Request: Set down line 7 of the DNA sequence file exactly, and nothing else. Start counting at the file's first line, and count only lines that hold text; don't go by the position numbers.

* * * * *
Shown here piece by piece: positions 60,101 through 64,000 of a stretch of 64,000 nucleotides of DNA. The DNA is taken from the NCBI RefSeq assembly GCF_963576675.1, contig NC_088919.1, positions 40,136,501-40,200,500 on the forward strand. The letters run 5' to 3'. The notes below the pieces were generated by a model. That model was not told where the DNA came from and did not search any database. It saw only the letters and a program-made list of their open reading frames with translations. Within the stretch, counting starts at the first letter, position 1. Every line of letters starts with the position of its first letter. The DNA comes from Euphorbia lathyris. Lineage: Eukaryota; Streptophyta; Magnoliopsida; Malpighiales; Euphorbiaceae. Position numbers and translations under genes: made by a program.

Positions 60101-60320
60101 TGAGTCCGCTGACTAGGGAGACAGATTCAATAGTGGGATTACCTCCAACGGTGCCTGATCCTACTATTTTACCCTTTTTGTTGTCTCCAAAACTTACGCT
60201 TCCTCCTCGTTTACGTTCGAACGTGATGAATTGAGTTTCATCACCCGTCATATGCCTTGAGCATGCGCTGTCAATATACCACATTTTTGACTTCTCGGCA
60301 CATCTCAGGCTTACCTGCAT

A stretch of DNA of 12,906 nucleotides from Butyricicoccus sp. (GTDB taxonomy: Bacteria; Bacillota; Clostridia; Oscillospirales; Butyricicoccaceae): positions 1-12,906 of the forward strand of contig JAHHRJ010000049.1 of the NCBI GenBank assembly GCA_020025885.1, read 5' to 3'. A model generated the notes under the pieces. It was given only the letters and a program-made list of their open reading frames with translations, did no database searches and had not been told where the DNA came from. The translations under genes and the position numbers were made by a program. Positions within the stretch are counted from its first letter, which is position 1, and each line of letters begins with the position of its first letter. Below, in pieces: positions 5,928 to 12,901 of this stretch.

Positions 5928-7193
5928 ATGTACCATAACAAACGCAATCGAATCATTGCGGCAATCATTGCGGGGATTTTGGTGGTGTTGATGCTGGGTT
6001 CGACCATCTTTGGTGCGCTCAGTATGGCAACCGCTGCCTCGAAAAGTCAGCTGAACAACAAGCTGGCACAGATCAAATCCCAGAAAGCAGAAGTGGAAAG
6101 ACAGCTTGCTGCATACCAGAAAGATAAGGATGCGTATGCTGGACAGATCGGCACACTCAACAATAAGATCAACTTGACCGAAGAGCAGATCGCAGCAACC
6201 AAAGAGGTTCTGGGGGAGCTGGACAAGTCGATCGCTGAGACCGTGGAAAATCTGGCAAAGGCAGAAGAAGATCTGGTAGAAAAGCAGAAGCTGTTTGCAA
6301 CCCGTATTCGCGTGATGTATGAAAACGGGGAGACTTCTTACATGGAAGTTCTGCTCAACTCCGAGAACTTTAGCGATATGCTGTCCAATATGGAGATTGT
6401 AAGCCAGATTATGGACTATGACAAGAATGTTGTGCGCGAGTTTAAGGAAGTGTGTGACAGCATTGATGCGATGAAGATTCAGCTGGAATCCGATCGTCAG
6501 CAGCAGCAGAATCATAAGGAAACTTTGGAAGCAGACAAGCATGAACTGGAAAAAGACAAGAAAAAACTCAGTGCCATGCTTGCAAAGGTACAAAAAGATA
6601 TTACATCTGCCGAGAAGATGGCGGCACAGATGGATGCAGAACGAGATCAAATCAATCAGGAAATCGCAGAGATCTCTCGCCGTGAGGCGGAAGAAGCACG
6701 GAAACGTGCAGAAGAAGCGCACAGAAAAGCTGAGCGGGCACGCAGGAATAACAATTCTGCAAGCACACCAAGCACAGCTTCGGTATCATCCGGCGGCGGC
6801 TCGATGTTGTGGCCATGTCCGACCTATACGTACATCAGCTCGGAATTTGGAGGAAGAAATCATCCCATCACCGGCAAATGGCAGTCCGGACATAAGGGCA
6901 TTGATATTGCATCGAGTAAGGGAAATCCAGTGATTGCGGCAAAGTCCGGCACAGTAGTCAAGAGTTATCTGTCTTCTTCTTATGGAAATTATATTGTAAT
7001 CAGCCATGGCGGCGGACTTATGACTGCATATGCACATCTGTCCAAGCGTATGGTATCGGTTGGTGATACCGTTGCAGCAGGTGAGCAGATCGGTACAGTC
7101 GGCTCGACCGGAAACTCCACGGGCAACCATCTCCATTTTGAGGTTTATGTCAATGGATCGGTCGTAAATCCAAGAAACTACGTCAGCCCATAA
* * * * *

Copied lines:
Positions 5928-7193